It is part of our nature to filter out wavelengths that are uncomfortable. When we perceive a problem we can’t or won’t fix, we stop thinking about it. The problem is our ability to discern “can’t” isn’t perfect, and our skill at choosing “won’t” is growing in popularity.
Before I go another paragraph, I need to acknowledge all the good in this country that is being done. There are mountains of goodness going on. Organizations large and small that are lifting burdens. Amazing! As a nation, we give billions of dollars in aid to other countries. And that doesn’t even touch the donations to private organizations who are doing good internationally. We have lots of good on our side.
Those behaviors aren’t the target of this post, though now that I write it, it might be the target of a future one.
This post is aimed at us all acknowledging at least one problem, personal or public, that we have ignored. The reason for this is both simple and critical:
You cannot change a problem you deny exists.
To lift our personal world and the greater world, we must first inventory the problems. In order to begin, an exhaustive list isn’t necessarily required. Identifying one problem that has been ignored is all that’s needed to get started making the world better.
So how do we decide which one to work on? This is a critical question, and I will offer you a tool that has been given to me. I am not the author of the following matrix:
This matrix is a simple and effective way to prioritize pretty much anything. We want to focus on the urgent and important square first. In this instance, we can focus on problems, obstacles, anything we’d like to change. Hopefully, this exercise will crystallize some concepts for you and allow you to begin giving attention to a problem that truly needs it.
I recommend that self-sufficiency needs come first. It is difficult to lift others until we are standing on our own two feet. With this suggestion, I offer the following caution: A premium cable package or large beer budget are not needs. They are comfort or pleasure.
One of the problems we must face a society is that we, as a whole, are too selfish. It is simple to see based on how we spend our money. We make millionaires out of entertainers and athletes while too many in our country go hungry. And we do this because we want to. We like it. We spend that money for us.
We are not spending the money as well as we could. Pleasure is expensive and fleeting. Therefore, the value received for the dollar spent is quite low.
A great secret that some already know is :
Happiness is more powerful than pleasure.
Sacrificing to help another person will fill our emotional needs much more effectively than entertainment. Here is a matrix I authored to help identify some of these concepts. You’ll notice that Hard-Best can make us the happiest, while pleasure seeking won’t. Hedonists are always emotionally bankrupt, and tireless volunteers in a worthy cause can hardly stop smiling.
The list above is not exhaustive. You are encouraged to make your own matrix and decide what is best.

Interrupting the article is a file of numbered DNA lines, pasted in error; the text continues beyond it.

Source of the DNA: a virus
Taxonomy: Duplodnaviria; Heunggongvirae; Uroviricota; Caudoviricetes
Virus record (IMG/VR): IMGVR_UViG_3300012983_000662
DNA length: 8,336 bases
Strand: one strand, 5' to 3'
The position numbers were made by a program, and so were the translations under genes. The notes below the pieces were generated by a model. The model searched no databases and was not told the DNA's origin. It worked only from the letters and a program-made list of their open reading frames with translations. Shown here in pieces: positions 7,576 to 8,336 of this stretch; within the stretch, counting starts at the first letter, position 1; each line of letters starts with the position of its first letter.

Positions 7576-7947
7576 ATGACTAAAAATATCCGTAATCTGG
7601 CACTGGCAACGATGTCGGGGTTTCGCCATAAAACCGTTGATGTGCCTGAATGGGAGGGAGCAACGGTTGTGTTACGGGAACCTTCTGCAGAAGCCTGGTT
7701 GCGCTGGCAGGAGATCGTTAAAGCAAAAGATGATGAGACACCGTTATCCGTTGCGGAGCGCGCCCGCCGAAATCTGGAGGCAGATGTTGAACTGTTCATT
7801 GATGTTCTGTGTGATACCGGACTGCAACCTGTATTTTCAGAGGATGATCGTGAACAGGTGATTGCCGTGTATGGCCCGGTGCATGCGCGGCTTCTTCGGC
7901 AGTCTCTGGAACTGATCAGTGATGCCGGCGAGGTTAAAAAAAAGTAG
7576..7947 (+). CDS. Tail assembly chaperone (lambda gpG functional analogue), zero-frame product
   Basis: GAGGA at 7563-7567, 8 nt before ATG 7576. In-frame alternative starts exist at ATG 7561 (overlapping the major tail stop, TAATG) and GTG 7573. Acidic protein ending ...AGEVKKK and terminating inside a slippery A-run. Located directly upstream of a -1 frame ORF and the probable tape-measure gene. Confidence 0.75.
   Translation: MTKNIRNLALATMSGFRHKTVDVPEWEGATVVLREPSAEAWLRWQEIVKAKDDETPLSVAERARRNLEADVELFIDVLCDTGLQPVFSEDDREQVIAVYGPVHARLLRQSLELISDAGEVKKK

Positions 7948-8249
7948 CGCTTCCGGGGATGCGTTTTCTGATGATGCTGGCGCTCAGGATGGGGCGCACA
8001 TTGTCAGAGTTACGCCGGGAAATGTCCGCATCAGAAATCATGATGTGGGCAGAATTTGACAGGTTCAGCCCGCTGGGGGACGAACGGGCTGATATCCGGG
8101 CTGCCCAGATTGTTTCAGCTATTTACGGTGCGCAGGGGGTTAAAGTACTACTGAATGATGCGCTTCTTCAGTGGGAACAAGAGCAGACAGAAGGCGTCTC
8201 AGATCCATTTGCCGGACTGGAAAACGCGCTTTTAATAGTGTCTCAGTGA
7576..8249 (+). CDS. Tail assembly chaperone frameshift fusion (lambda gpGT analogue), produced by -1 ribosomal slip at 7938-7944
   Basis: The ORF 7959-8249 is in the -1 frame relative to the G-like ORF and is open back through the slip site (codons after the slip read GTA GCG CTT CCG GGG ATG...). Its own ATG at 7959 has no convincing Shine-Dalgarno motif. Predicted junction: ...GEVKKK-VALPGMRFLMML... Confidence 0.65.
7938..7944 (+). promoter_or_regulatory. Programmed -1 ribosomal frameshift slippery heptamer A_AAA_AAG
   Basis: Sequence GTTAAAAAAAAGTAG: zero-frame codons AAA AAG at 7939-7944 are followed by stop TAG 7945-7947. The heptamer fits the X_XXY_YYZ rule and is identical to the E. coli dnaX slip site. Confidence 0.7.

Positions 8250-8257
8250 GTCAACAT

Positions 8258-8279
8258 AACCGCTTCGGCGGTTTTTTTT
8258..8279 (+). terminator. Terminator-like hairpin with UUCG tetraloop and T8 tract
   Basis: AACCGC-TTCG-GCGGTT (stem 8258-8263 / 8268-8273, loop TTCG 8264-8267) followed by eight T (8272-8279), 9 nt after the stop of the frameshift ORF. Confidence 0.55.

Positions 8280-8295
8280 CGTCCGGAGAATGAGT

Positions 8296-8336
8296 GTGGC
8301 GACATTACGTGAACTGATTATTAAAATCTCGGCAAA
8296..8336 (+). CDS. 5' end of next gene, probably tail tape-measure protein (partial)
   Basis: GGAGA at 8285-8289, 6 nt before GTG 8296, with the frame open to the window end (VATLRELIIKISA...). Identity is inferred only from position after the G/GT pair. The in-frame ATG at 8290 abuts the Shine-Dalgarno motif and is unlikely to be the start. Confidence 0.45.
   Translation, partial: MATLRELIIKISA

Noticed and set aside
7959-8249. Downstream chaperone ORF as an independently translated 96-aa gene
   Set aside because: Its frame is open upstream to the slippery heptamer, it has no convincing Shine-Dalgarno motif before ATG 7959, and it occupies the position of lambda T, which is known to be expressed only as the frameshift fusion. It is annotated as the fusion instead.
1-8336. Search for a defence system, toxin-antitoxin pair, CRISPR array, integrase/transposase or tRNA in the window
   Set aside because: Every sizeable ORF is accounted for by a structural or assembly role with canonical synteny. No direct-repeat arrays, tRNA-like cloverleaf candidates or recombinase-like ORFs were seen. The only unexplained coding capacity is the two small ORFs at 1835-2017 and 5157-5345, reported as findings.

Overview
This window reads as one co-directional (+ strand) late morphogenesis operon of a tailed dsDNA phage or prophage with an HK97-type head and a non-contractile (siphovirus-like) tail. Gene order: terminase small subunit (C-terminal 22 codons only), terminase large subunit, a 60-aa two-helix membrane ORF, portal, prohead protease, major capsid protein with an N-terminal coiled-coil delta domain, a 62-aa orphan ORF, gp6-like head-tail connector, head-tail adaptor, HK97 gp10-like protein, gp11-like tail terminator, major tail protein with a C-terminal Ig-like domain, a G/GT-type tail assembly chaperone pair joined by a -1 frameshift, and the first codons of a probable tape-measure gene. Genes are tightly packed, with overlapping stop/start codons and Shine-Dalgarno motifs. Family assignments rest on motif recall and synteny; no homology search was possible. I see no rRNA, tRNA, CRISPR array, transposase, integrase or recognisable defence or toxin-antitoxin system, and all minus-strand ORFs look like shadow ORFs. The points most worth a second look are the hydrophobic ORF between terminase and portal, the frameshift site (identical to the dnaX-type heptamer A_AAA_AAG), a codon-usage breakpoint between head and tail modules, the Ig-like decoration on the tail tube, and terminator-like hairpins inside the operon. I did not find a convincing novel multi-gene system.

If we want to make a difference in the world, I mean lasting change, we can’t be afraid to do hard things. That’s why hard things don’t change in the first place. When I say we should do hard things, I don’t mean run marathons, though marathons for charity works for me. I mean getting outside our comfort zone.
Our comfort zone is a barrier to positive change. It is a barrier to change at all.
The comfort zone is only a function of familiarity, not merit.
All of the most admirable people making a difference in our world put personal comfort somewhere below first on their lists. Filling others’ needs, accomplishing objectives (and writing this post!) all come first. We can sacrifice for the greater good. And we must.
One sacrifice I am making: I have committed to building a “community” wherever I am standing. This means saying hi to the people around me, and initiating positive conversation with the intent of making the other person smile. It’s small, but important. I can only change the world if I talk to people. Hiding on my phone won’t cut it.
By the way, this activity is now moving into my comfort zone. It didn’t happen overnight, but my commitment kept me trying until I realized it isn’t scary at all. Everyone I have talked to has been nice. I know that won’t always be the case, but I’m batting a thousand so far.
Writing this blog is a also a sacrifice, but an easy one because I am highly motivated.
If you haven’t already, get involved with a selfless cause. Really commit, and find out how much it feeds your soul. By the way, I count good parenting as a selfless activity, so don’t count yourself out if you are a conscientious parent.
So, hard things include overcoming personal fears in order to help another.
One of the great gifts we need to get better at giving each other is compassion. If someone is hurting:
Listen, perform first aid, get them to help or get help for them.
When we let ourselves feel for another person, compassion becomes easy. And you will quickly find, if you haven’t already, that you like it. You will feel better about yourself and your world, and feel less need to drown your feelings in some pleasure-seeking activity.
We can change the world by identifying an unmet need and working to fill it. Doing so is more than good, it’s an invitation for others to do good.
Today’s invite: Identify and proactively work on at least one important and urgent problem you now see. Lead the fight from where you are. Comment below on how it went.